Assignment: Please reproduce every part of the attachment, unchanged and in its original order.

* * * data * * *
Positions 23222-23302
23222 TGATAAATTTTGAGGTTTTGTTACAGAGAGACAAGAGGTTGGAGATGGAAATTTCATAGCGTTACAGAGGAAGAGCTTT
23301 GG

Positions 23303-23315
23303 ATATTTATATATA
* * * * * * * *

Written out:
Positions 23222-23302
23222 TGATAAATTTTGAGGTTTTGTTACAGAGAGACAAGAGGTTGGAGATGGAAATTTCATAGCGTTACAGAGGAAGAGCTTT
23301 GG

Positions 23303-23315
23303 ATATTTATATATA